Dear younger me

Earlier this year, I turned another year older. As I slowly approach three decades on planet earth, it’s inevitable to reflect on what is yet to come in my life. Especially after enduring a global pandemic and living yet another year in a semi-lockdown, my reflection and mind-wandering is at an all-time high. I have started to review my childhood and where I came from, how I got to the point I am at now and what’s next.

Despite all the twists and turns this year, and all that life has presented, I am enjoying the journey more than ever. I would not be where I am now without all the experiences I’ve had.

I often wonder what my life would be like if I could have told my younger self about how life really works. I could have dissolved some of the harmful preconceptions and assumptions I had. This is an unrealistic impossibility, but something to reflect on.

In the hopes that it might be helpful to others on their own journey, here are some things I wish I could tell my younger self. 

Be kind to yourself

One thing I would say is to be less hard on myself, and to give the same amount of leeway that I give to others to myself. Whatever will happen will happen, and whatever is meant to be will be. We are all on our own life path and what might happen at 20-years-old for one person might happen at age 60 for another. If you work for what you want it will eventually come around to you, there is no point in being hard on yourself when you are trying your best. It all starts with positive self-talk. Positive self-talk makes you feel good about yourself and what you have going on in your life. It is like having an optimistic voice in your head that is always looking on the bright side.

Saving money is important, but so is the adventure

Something I and many others worry about is money. Saving money and not spending beyond your means is extremely important, but so is treating yourself and spending money on what will make you truly happy. Go on that trip. Book that adventure. Go out for that dinner with friends. In university, I had the opportunity to go to Australia on exchange. I was extremely nervous about the financial portion of it. Would my money be better spent otherwise? Would I be able to buy a house sooner into adulthood? What I realized in hindsight was that ultimately, you can’t buy back memories. I went to Australia and had the time of my life. I learned lessons and grew there in ways I never would have otherwise. Enjoying your life, experiencing the world and expanding your horizons is what you will remember at the end of your days, not how much money you have in your bank account.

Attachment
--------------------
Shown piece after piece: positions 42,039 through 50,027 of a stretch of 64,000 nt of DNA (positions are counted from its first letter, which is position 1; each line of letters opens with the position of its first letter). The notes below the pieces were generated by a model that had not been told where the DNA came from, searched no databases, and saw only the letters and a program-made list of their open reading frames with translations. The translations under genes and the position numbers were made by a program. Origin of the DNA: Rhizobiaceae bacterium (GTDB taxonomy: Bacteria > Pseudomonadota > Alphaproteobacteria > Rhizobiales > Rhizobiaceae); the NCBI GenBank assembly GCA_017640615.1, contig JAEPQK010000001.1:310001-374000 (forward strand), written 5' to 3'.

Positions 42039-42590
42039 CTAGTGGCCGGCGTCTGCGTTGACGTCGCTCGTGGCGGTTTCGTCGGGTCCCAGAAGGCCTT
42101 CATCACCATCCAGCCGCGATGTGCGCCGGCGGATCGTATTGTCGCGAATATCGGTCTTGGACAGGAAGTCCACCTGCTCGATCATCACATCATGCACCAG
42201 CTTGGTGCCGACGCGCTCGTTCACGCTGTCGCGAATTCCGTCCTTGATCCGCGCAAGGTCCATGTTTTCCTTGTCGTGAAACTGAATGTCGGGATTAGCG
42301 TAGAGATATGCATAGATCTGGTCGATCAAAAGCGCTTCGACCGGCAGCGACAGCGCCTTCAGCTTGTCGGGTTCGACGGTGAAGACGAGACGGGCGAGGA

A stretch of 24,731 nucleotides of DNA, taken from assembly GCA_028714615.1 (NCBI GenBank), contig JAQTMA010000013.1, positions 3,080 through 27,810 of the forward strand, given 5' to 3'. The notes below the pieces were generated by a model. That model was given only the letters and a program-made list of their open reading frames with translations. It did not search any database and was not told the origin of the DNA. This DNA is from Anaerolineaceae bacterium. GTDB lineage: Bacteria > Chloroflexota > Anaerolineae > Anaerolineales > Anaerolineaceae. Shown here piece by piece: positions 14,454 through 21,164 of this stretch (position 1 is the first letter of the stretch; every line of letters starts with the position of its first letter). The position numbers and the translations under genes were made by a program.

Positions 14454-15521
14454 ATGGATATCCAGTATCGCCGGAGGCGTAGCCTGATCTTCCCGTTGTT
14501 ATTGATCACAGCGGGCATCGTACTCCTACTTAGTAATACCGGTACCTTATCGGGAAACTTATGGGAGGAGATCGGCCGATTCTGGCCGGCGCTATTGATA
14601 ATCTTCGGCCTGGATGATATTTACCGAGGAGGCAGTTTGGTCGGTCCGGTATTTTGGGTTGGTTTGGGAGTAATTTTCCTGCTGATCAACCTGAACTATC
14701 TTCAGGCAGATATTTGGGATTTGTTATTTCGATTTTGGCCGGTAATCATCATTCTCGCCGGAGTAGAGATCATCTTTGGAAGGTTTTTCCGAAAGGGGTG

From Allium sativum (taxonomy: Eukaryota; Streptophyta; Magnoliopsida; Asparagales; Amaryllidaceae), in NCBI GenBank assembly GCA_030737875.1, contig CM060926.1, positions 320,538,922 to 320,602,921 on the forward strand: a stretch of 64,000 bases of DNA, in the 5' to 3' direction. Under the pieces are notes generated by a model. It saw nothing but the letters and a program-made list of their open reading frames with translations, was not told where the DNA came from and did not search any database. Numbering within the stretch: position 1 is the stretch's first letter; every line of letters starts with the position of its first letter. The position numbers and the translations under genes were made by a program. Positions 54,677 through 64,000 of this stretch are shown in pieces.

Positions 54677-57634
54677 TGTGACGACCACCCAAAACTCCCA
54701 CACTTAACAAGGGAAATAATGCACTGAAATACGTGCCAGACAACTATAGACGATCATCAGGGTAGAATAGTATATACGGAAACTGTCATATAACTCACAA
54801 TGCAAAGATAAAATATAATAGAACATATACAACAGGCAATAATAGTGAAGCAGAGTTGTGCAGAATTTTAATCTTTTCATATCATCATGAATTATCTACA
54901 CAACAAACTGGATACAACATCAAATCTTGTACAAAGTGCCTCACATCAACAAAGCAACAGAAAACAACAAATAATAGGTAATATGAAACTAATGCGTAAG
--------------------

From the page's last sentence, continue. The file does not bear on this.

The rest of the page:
Friends come and go, and that’s okay

It’s only natural to think your best friend at any moment in time will be your best friend for life. Sometimes that doesn’t happen, and that’s okay. People’s lives ebb and flow, and relationships can naturally grow apart. It’s likely not personal, but it doesn’t mean it hurts any less. But knowing this doesn’t mean you should be less vulnerable. Connect deeply with people and put in effort to improve your relationships. Continue to be open-minded to meeting new people and benefit from new friends, even if they don’t stay in your life forever. The memories, good times and laughter will still all be worth it.

Have more confidence in yourself

External validation is nice, but real confidence comes from within. You can frequently receive positive reinforcement and still feel dejected and underappreciated. It’s important to learn how to be confident with yourself instead of turning over a part of your happiness to other people. By becoming more confident, you can fulfill more of your own needs and avoid that disappointment when the external validation doesn’t happen. Impostor syndrome is real, but being able to recognize that you are worthy and in the exact place you are supposed to be will help combat that. 

Live and let live

Finally, I would tell myself to just live and let live. In other words, let things be and don’t get too worked up about what you have no control over. You will be happier for it and be more grateful for life’s journey. Let the negatives roll off your back and don’t fester on immaterial circumstances. In the end, it will all be alright—I promise!

I am continuously learning on my journey, but these core principles have helped me navigate my everyday life. I hope you are able to apply these learnings to your own life and perhaps avoid some of the mishaps I’ve stumbled on. 

About the author


Gabby Altman is a contributing reporter at Youth Mind. When she’s not writing, you’ll find her travelling the world, trying new food and hanging out with her puppy named Mochi.

Gabby Altman

Gabby Altman is a contributing reporter at Youth Mind. When she’s not writing, you’ll find her travelling the world, trying new food and hanging out with her puppy named Mochi.

Leave a Reply

Your email address will not be published. Required fields are marked *